The online collection of the English pundit's lectures.

Have you experienced this before?

The tip of the tongue (TOT or Tot or Presque vu, from the French for “almost seen”) phenomenon is an instance of knowing something that cannot immediately be recalled. TOT is an experience with memory recollection involving difficulty retrieving a well-known word or familiar name.

When experiencing TOT, people feel that the blocked word is on the verge of being recovered. Despite failure in finding the word, people have the feeling that the blocked word is figuratively “on the tip of the tongue.” Inaccessibility and the sense of imminence are two key features of an operational definition of TOTs (A.S. Brown, 1991).

The TOT has been studied using three different subdisciplines as approaches: psycholinguistics, memory perspectives, and metacognition. Most research to date concerning TOTs has come from the psycholinguistic perspective. This perspective focuses on TOTs as a temporary breakdown in lexical retrieval.

This approach has linked TOTs to other errors in spoken language, such as slips of the tongue and spoonerisms. Researchers from the memory perspective have viewed TOTs as a marker of retrieval processes gone awry. Metacognitive models focus on the role that monitoring and controlling processes play in cognition. This approach views TOTs as inferences based on non-target information that is accessible to “rememberers.”


Words for the DAY

1. phenomenon /fi-nɑ:mə-nɑ:n/– (N) something (such as an interesting fact or event) that can be observed and studied and that typically is unusual or difficult to understand or explain fully (i.e. The volcanic eruption was a scary yet interesting PHENOMENON).

2. recalled /rɪ-kɑ:led/– (V) remembered something from the past ( i.e. Yesterday, I RECALLED the time when I had my first haircut).

3. retrieving /ri-treev-ing/– (V) recovering or regaining something (i.e. I was RETRIEVING the data when electricity was cut off).

4. verge /vurj/ – (N) the limit or point beyond which something begins or occurs (i.e. She’s on the VERGE of depression).

5. figuratively /fig-yer-uh-tiv-li/ – (ADV) involving a figure of speech and not literal (i.e. I jumped out of my seat, FIGURATIVELY, when I saw the dogs entered the room).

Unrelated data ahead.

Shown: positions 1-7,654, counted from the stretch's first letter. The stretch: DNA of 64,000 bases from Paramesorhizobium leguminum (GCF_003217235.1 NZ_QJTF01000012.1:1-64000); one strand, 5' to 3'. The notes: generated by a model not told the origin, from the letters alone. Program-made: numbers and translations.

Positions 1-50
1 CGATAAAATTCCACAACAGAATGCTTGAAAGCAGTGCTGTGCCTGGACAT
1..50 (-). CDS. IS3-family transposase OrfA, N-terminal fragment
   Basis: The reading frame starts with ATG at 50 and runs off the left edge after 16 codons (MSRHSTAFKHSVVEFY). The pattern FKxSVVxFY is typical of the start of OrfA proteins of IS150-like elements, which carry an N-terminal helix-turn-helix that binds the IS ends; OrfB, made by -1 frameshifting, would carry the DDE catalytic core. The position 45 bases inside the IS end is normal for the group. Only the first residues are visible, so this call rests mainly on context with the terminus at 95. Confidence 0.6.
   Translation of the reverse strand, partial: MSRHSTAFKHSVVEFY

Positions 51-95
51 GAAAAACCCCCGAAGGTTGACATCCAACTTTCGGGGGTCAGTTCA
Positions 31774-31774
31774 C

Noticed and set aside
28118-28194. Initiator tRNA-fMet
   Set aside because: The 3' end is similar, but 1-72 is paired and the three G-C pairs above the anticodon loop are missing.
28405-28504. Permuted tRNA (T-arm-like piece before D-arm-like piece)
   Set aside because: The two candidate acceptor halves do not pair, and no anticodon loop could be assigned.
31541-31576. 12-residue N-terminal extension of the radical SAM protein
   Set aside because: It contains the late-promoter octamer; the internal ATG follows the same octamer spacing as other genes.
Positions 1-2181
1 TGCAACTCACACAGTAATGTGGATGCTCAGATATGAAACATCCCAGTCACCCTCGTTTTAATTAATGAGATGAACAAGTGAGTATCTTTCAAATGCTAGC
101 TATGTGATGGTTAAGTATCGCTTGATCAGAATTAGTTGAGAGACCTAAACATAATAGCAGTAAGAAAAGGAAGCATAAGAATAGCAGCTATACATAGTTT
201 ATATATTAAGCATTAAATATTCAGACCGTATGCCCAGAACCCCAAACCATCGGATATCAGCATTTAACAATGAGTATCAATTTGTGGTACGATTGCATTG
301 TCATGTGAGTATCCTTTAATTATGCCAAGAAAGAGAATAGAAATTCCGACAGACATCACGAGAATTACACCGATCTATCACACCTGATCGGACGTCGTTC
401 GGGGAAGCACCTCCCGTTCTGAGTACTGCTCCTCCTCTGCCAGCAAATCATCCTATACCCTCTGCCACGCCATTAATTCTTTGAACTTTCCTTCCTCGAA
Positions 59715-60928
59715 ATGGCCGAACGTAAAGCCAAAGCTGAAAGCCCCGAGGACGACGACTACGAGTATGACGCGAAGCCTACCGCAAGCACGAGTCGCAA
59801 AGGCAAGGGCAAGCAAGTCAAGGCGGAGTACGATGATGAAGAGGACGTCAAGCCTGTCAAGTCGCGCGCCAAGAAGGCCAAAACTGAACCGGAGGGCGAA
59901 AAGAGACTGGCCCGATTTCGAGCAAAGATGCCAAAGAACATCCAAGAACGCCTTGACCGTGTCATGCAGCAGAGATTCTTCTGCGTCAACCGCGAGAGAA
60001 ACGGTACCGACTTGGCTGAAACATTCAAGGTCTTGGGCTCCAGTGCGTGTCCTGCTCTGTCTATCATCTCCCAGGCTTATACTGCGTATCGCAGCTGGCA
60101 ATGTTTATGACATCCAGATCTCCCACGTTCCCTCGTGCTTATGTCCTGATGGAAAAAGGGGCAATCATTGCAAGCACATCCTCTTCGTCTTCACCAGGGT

6. inaccessibility /in-uh:k-ses-uh-buhl-i-ti/ – (N) a state when something is not accessible or cannot be reached (i.e. I’ve been trying to call you since yesterday but because of your phone’s INACCESSIBILITY, I wasn’t able to speak with you).

7. imminence /im-uh-nuh:ns/ – (N) the state or condition of having something likely to occur at any moment (i.e. The IMMINENCE of her death has scared her children).

8. inferences /in-fer-uh:ns, -fruh:ns-es/ –  (N) the process of arriving at some conclusion that possesses some degree of probability relative to the bases of conclusion (i.e. There are a lot of INFERENCES regarding scientific theories).

9. spoonerism /spoo-nuh-riz-uh:m/  – (N) the transposition of initial or other sounds of words, usually by accident, as in a blushing crow for a crushing blow (i.e. Ever since he started learning French, John has had experienced SPOONERISM in the English language).

10. awry /uh-rahy/ – (N) away from the expected or proper direction; amiss; wrong. (i.e. Our plans went AWRY).


1. psycholinguistic perspective – The view or understanding of the study of the influence of psychological factors on the development, use, and interpretation of language.

2. lexical retrieval – The process of recovering the meaning of a word in relation to the physical world or to abstract concepts, without reference to any sentence in which the word may occur. It is the opposite of contextual retrieval.

3. slips of the tongue – The accidental and usually little mistakes in speaking.


Leave a Reply

Fill in your details below or click an icon to log in: Logo

You are commenting using your account. Log Out / Change )

Twitter picture

You are commenting using your Twitter account. Log Out / Change )

Facebook photo

You are commenting using your Facebook account. Log Out / Change )

Google+ photo

You are commenting using your Google+ account. Log Out / Change )

Connecting to %s

Tag Cloud

%d bloggers like this: